The adaptation mechanism updates the location of the output membership functions using the relationship ##EQU3## Rj is the location of the output membership function for the j^{th} rule. Usually, one selects Rj to be the center of the j^{th} output membership function, but it can be any point on the membership function, such as the point where the membership function takes on its maximum, the left edge, or the right edge. If the output membership functions are fuzzy singletons (FIG. 3d), which are commonly used, then Rj is the location of the j^{th} fuzzy singleton. Rj is bounded so it remains within the universe of discourse. It is not necessary to specify Rj accurately in advance of implementation. Rj can be initialized to any value in the universe of discourse and the algorithm will adapt or learn their locations, accordingly, to minimize J.
γ is the adaptation rate. It governs how quickly the controller adapts; that is, how fast the Rj change location. γ can be a constant or a variable.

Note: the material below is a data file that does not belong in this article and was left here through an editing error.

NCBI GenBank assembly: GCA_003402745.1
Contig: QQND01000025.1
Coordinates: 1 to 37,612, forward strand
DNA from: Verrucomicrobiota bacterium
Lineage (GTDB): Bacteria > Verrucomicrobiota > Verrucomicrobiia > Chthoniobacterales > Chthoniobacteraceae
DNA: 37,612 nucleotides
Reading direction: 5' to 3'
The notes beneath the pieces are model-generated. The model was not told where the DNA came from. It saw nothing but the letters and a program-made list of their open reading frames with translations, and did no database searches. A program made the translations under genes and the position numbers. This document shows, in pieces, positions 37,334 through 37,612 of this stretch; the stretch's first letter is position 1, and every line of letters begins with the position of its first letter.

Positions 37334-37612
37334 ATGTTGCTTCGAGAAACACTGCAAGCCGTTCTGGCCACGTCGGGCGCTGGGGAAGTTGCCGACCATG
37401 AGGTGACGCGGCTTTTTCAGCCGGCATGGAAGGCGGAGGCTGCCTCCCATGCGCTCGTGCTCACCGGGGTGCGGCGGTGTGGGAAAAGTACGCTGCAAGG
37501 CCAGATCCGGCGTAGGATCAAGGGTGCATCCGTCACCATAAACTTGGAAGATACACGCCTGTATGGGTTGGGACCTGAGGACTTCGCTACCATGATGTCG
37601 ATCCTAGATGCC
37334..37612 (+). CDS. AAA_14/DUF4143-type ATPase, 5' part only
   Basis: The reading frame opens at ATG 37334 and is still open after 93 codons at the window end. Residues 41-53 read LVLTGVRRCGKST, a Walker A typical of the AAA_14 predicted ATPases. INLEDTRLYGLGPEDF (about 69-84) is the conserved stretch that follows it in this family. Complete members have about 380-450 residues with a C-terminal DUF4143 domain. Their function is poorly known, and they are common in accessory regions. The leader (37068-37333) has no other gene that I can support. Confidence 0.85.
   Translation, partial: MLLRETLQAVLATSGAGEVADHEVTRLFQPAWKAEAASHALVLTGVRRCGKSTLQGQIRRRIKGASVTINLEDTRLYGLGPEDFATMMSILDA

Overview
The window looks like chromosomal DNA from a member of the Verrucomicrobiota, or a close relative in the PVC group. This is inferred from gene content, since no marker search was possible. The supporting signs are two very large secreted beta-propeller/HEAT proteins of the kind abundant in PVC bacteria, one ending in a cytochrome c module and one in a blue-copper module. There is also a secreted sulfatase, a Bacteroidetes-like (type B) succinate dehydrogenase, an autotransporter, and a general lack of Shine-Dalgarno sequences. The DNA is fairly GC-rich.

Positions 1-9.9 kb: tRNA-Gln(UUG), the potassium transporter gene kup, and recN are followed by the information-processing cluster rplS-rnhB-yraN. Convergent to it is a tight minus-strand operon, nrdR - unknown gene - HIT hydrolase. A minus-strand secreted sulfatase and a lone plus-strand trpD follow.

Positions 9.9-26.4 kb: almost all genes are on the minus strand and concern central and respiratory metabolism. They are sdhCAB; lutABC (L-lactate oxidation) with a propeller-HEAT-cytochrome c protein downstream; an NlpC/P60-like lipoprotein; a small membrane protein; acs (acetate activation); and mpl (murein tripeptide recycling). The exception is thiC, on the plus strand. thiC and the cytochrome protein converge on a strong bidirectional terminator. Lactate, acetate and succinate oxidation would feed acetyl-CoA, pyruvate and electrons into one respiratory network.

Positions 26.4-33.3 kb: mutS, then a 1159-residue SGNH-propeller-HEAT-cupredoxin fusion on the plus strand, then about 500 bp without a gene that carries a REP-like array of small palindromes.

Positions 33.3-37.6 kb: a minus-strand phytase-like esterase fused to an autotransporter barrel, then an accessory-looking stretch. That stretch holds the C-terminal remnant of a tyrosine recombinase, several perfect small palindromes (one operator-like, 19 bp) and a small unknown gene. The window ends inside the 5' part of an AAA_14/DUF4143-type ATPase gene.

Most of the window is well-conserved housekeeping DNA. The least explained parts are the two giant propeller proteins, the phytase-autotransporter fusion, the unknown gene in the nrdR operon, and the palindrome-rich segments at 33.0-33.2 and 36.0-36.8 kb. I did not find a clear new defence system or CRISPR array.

J is an error measure that is being driven to zero. J is selected based on the specific control application. Frequently, J is the difference between the set point s and feedback variable y. If J is zero, the locations of the output membership functions do not change.
ε is an adaptation threshold. If the absolute value of J is inside the adaptation threshold, the locations of the output membership functions do not change. ε prevents the controller from adapting to sensor noise and small unmeasured disturbances. ε must be specified prior to implementation and can be constant or variable.